Princeton graduate, Jon Hayes, left his career as an investment banker on Wall Street to start his company RewardStock. RewardStock is an automated travel advisory service that takes accrued frequent flyer miles, hotel points, etc and with your input and interests, converts them into inexpensive and affordable vacations. Jon is asking the Sharks for $200,000 for a 5% ownership of his company. His current challenge is that he doesn’t have enough money to bring on another programmer to accelerate progress of the company.

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Although the Sharks are very interested in this service, they are concerned by the lack of money that the company has made. The company makes money on a yearly subscription fee, but also on referrals. In two years they have only made $50,000 with around 10,000 users. Although the financials are concerning, Kevin is immediately interested as he feels that this could play very well with some other businesses that he has his hand in, but he is concerned with the valuation of the company. He offers $200,000 for 10% of the company. Unsure of the deal, Jon asks Mark if he had a deal and he offers $320,000 for 10% of the company and 1% in advisory shares. Jon accepted his deal.

Things Get Heated in The Shark Tank for WISP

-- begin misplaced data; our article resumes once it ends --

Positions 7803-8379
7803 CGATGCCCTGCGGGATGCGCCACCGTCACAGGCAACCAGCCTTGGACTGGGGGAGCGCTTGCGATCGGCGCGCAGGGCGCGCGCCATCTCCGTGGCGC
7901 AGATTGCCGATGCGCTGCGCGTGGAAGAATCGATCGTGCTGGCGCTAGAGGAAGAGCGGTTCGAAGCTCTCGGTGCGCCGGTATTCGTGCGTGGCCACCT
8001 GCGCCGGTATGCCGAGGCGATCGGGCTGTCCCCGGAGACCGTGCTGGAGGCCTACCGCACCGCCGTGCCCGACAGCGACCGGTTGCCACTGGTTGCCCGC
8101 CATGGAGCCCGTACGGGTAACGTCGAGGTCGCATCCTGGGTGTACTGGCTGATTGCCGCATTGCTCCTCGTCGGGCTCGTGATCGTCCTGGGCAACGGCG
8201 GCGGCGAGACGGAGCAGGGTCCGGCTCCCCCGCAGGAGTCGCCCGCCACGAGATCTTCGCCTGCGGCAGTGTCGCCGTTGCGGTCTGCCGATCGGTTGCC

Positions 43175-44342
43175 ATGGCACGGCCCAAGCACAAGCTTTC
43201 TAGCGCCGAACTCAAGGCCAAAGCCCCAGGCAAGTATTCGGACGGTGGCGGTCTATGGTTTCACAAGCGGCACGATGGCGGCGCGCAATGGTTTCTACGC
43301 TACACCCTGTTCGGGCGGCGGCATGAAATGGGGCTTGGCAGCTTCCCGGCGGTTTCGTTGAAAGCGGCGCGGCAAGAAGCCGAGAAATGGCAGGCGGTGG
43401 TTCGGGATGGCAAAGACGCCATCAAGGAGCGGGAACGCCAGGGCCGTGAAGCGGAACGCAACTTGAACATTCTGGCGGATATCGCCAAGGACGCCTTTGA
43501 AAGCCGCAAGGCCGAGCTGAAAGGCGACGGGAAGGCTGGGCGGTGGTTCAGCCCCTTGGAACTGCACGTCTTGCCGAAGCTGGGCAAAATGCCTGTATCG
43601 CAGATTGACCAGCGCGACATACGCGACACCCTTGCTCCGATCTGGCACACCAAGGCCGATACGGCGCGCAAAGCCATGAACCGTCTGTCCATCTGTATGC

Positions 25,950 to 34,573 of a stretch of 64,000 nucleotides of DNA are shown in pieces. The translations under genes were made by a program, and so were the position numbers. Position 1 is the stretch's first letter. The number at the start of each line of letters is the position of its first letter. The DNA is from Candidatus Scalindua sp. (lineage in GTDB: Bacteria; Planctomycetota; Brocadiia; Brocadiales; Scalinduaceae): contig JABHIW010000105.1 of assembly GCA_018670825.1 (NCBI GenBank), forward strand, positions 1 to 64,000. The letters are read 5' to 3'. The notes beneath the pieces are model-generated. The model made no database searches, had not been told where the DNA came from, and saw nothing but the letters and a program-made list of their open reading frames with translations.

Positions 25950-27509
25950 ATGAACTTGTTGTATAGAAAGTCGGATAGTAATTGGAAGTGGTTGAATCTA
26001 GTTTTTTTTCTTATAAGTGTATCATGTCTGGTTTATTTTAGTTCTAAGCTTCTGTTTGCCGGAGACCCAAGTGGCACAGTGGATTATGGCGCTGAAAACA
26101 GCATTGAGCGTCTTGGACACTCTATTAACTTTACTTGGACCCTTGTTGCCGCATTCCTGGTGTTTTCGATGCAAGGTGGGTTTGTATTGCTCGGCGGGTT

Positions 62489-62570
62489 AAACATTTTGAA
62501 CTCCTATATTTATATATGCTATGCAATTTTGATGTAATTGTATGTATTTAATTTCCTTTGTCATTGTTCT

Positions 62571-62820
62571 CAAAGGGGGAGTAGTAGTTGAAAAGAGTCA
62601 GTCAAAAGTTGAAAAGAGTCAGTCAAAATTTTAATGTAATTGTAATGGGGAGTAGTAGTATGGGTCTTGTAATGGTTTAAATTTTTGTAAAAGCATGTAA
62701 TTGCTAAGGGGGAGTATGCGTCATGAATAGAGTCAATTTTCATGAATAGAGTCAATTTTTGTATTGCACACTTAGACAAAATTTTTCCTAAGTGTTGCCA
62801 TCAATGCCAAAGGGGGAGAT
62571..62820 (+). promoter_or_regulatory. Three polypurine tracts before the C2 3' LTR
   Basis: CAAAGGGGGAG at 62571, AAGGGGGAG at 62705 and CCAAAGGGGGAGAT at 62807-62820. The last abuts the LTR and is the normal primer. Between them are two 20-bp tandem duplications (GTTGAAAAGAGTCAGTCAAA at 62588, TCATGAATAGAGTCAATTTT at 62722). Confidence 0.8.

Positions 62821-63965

WISP entered the Shark Tank in hopes of obtaining $500,000 for 10% of the company. WISP is a replacement product for the traditional broom and dustpan. The WISP broom is lightweight and can be used with one hand instead of the cumbersome methods needed for a traditional broom and dustpan set. The bristles are short, dense and angled to allow the use 1 hand while simultaneously using one foot to seal the dustpan to the ground. This allows all of the floor debris to easily be swept into the pan for disposal without leaving anything behind.

Although the company has seen lifetime sales of $3.3 million, it became apparent very early in the pitch, that the creator of WISP had made some serious errors in judgment that have left the business with a deficit of $2.1 million dollars. The Sharks also learned that WISP has 22 total investors and is sitting on $300,000 of inventory. This makes all of the Sharks very nervous and tensions are running high in the Tank.